There is a large and challenging agenda for strengthening the resilience of the financial system to crises that disproportionately impact segments of the population least able to deal with them. Better cross-border coordination of regulation and enforcement is needed, macroprudential rules need bolstering. And countries need to avail themselves of policies at their disposal—to manage the exchange rate, credit flows, and asset prices—to ensure that the risks associated with boom-bust cycles in cross-border capital flows are manageable and don’t result in serial crises and the distributional fallout (Ostry et al. 2012, Ghosh et al. 2016). Beyond this, the implicit capture of the state by financial interests at the expense of large portions of the population cries out for reversal as does increasing financial inclusion, including for women, and financial literacy more generally.

Our concrete proposals for action include:

More aggressive actions against money-laundering and illegal financial centres

Better cross-border regulation and concrete actions to ensure that risk-takers bear a large cost for their actions

Investment in financial literacy and financial customer protection

Increasing fair competition, avoiding crony capitalism and capture

Fair competition is a prerequisite for the efficiency of markets at home and internationally – and for public trust in the economic system. Low barriers to entry encourage innovation and benefit the consumer, with some recognised trade-offs for markets that are disrupted by technology or trade. Selectively halting fair competition yields poor results; moreover, unfair competition in key markets or in international trade hurts the cause of globalisation. Hence, whether in industry, services or in the media, anti-trust actions to avoid capture are in the broader interests of inclusiveness. Societies that are intrinsically unfair and do not offer opportunities to their populations are incompatible with globalisation’s goals, since benefits are narrowly captured. Level playing fields at home and rules-based international trade gains require effective competition policies, fair trade rules that are enforced, and lack of capture of these institutions by the powerful or the state-sponsored.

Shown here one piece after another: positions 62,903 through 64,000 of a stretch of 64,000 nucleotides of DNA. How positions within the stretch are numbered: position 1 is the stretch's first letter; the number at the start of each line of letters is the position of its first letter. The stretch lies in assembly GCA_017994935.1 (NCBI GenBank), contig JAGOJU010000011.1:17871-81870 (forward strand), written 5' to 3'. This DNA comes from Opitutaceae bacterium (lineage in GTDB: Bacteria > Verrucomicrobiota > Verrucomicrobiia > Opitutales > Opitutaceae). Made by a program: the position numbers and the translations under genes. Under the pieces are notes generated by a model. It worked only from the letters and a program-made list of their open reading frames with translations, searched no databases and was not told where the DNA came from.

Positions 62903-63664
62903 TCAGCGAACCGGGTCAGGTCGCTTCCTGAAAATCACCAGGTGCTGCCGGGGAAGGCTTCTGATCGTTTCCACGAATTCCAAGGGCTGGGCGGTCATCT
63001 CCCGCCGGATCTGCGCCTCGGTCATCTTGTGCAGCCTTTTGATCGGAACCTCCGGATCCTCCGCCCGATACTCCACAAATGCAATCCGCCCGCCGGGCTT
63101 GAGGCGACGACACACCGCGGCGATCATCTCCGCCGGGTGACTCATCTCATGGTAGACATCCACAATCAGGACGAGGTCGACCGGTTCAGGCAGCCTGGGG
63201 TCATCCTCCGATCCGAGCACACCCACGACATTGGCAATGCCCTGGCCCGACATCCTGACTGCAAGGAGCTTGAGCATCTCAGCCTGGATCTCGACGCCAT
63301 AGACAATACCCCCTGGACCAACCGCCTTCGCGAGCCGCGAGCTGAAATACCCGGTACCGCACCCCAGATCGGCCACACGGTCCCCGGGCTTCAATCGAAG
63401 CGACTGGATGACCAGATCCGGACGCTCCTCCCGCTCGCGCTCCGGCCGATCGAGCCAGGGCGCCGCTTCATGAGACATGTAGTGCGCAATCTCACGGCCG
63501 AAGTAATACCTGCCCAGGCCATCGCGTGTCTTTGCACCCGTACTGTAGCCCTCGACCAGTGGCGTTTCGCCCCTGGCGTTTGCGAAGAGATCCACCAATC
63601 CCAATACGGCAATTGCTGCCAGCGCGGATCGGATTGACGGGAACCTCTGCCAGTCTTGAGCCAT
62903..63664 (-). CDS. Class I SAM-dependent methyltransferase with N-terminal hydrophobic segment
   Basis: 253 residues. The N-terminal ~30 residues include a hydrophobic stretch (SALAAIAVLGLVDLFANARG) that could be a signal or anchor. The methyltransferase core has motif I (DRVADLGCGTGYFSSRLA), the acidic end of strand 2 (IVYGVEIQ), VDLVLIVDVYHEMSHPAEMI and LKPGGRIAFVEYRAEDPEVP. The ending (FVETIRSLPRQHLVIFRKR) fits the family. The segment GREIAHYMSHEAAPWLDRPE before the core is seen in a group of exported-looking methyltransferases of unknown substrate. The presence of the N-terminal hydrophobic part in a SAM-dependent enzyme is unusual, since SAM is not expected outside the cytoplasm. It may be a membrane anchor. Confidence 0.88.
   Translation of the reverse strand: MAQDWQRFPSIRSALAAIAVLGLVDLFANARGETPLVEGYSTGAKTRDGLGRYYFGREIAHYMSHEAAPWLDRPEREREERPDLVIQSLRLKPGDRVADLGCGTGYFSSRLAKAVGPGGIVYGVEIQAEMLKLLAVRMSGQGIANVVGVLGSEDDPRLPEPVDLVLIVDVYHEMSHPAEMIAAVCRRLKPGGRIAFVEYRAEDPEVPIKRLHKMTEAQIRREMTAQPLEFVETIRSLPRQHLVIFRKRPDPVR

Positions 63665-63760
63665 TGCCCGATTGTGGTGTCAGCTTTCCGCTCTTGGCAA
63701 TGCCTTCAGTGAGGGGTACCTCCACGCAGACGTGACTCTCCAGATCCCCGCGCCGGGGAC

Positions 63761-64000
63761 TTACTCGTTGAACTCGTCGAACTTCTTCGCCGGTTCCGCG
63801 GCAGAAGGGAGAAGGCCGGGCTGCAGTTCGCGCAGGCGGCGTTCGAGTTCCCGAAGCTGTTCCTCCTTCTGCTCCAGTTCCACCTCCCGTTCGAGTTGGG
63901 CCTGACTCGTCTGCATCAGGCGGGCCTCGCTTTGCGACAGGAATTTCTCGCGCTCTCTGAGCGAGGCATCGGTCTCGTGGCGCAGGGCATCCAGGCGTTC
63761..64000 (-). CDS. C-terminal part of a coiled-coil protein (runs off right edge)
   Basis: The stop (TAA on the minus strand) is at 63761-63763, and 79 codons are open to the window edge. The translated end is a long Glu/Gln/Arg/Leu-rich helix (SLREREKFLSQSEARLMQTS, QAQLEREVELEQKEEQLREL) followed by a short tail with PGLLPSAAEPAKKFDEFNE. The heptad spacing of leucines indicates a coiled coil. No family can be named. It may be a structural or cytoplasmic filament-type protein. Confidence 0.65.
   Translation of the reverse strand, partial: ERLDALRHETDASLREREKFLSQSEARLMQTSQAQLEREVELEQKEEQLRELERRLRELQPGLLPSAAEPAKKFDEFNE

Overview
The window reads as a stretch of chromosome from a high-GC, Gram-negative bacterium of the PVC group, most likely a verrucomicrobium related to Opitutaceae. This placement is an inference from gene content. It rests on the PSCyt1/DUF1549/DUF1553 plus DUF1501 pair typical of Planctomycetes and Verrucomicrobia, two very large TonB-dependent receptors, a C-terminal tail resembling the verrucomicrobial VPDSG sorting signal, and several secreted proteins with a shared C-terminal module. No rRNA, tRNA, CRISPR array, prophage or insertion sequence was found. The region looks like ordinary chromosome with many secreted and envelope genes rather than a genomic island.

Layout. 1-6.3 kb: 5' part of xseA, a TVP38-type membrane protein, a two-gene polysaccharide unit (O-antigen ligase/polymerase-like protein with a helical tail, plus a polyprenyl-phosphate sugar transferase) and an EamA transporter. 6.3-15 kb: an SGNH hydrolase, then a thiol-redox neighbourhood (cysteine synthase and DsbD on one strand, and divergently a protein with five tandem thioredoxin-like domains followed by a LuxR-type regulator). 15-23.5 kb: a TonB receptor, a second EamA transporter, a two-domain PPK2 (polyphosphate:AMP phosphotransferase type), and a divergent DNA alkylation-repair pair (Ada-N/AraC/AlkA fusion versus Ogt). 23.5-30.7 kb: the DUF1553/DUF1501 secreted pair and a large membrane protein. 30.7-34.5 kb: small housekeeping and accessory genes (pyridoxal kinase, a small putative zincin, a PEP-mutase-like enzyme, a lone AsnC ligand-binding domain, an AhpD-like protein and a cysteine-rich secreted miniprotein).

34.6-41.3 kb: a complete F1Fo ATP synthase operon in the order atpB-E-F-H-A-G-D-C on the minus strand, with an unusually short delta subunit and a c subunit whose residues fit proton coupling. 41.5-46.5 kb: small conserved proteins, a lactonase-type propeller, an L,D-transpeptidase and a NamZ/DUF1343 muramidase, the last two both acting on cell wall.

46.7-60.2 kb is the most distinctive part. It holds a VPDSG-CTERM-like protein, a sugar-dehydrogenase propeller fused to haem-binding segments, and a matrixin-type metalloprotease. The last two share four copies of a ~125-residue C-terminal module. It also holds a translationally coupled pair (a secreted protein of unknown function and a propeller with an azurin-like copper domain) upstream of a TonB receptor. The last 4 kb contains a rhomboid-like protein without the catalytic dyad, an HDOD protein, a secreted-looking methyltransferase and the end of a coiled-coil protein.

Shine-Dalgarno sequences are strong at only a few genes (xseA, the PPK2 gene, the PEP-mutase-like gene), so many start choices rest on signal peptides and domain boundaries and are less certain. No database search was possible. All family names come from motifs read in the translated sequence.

Our concrete proposals for actions include:

Coordinated efforts to resist anti-competitive actions by countries, groups of countries or state-led entities that limit real competition; more aggressive naming and shaming of violators of global trade rules

Fighting media capture by powerful interests

Lifting barriers to entry to ensure competitive markets, including in high-tech industries, facilitating technology transfer and punishing technology theft; strengthening the environment for R&D and appropriate intellectual property enforcement. Policies to stimulate entrepreneurship and facilitate both firm entry and exit can help consumers.

Fostering a new era of international cooperation

Strengthened cooperation in areas as diverse as migration, international trade, anti-money laundering and tax evasion, and anti-corruption efforts is indispensable for the future of globalisation. Balancing national and common global interests is difficult and requires more effective institutions. Inclusiveness is always easier in a growing pie, which means coordinated policies to improve global economic outcomes, adherence to global rules and standards, and fairness in national redistribution policies.

Our concrete proposals for action include:

Expanding the scope of trade rules to growing areas such as services and digital commerce, and to ensure stronger provisions in areas like labour, subsidies, and competition with state-owned enterprises

Global action on migration – its mitigation, management, and consequences

Bridge gaps in global rules regarding the role of tools to manage cross-border capital flows (e.g. between the IMF and OECD)

Further governance reforms at international institutions to improve voice and accountability

Authors’ note: The views expressed are those of the authors, and should not be attributed to the institutions with which they are affiliated.

References

Autor, D, D Dorn, L Katz, C Patterson and J van Reenen (2017), “Concentrating on the Falling Labor Share”, American Economic Review 107(5).

Ghosh, A, J D Ostry and M Qureshi (2016), “When Do Capital Inflow Surges End in Tears?”, American Economic Review 106(5).

Leipziger, D (2016), “Make globalisation more inclusive or suffer the consequences”, VoxEU.org, 8 December.

Milanovic, B (2016), Global Inequality: A New Approach for the Age of Globalization, Harvard University Press.

Ostry, J D (2017), “To save globalization, its benefits need to be more broadly shared”, World Economic Forum, 16 January.

Ostry, J D, A Ghosh, M Chamon and M Qureshi, 2012, “Tools for Managing Financial-Stability Risks from Capital Inflows”, Journal of International Economics 88.

Ostry, J D, A Berg and C Tsangarides (2014), “Redistribution, Inequality and Growth,” IMF Staff Discussion Note 14/02 and forthcoming in Journal of Economic Growth. See also http://voxeu.org/article/redistribution-inequality-and-sustainable-growth

Piketty, T (2013), Capital in the Twenty-First Century, Belknap Press.

Rodrik, D (2017), “Populism and the Economics of Globalization,” CEPR Discussion Paper 12119.